This one was mentioned in a great talk about product management by Neha Datt. Product inceptions are a tool to reduce risk of a product as early as possible. Ideally this happens even before an MVP is built. Besides a de-risking effect an inception should also foster alignment, build trust and outline next steps.
Here is a summary directly from the playbook of what an inception can deliver (should you decide to continue):
- Goals and scope: What we will do and why
- Solution approach: What the solution will ‘look like’ and how we will deliver, covering functional and technological aspects, as well as processes and ways of working
- Risks and dependencies: Where to be careful
- Plan and cost: An overview of when to expect what, and the required capabilities and resources
- Playback deck: A summary of findings and recommendations
The 129 pages playbook on product inceptions covers the Why, What and How. The outcome of an inception should be answer to the questions if you continue and what needs to happen next.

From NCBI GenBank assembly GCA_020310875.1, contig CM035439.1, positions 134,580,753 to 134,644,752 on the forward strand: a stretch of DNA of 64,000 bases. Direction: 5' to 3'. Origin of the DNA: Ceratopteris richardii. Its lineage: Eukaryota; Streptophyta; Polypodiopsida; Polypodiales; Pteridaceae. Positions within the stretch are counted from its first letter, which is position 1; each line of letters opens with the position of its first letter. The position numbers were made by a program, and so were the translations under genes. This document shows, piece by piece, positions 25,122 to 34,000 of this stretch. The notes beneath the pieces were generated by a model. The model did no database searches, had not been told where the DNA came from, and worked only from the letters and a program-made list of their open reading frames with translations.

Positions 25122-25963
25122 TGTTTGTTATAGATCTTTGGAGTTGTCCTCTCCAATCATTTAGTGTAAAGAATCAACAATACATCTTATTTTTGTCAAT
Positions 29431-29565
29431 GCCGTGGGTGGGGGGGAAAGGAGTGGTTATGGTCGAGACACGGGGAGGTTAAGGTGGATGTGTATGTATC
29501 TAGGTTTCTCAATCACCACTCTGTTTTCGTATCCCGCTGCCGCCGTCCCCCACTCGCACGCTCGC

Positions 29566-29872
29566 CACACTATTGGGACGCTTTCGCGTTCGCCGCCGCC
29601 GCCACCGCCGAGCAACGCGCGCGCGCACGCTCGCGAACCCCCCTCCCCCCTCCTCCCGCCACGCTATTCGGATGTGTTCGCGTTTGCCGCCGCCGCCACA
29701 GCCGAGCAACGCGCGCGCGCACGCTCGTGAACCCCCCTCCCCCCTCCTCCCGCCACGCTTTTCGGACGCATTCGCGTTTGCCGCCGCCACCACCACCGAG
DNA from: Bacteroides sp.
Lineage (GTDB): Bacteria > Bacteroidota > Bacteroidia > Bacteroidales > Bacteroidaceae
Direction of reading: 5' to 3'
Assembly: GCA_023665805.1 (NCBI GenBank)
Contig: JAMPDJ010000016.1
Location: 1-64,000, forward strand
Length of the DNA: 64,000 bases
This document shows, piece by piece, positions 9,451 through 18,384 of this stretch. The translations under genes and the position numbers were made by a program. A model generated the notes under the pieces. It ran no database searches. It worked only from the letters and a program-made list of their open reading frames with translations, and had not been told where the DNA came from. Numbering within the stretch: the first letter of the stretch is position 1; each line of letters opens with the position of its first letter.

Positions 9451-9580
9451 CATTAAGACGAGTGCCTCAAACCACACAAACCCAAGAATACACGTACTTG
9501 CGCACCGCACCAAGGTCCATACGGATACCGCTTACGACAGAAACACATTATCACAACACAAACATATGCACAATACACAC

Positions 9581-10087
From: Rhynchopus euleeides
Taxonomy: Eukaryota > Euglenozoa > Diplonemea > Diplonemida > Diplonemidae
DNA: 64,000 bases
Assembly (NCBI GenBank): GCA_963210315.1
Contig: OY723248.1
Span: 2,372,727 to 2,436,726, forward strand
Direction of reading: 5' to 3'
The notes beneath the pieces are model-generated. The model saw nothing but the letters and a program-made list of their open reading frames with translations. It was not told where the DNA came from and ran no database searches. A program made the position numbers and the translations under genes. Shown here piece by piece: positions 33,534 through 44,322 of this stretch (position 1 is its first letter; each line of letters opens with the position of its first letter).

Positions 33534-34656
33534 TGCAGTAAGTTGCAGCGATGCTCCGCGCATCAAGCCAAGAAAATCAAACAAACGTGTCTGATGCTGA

DIBB Framework: Data – Insights – Belief – Bet
The DIBB framework was made popular by Spotify, although I did not find much of its true origins.
The first step is to analyse your data. From there on you generate insights. Your insights then form a belief. Lastly you make a bet.
An example to make this less abstract:
- Data: More and more users access your shop from mobile phones
- Insight: Our shop is not optimised for mobile, we’re losing money!
- Belief: We need to become mobile-first!
- Bet: Hire mobile developers who will build a shopping app and optimise the online shop for mobile browsers.
Audio editing basics
This week I recorded a conversation between my friend and awesome agilista Mel Lang. We used Zencastr to capture the audio and automatically post-process. Now I am working with Audacity to edit out the awkward breaks and ums.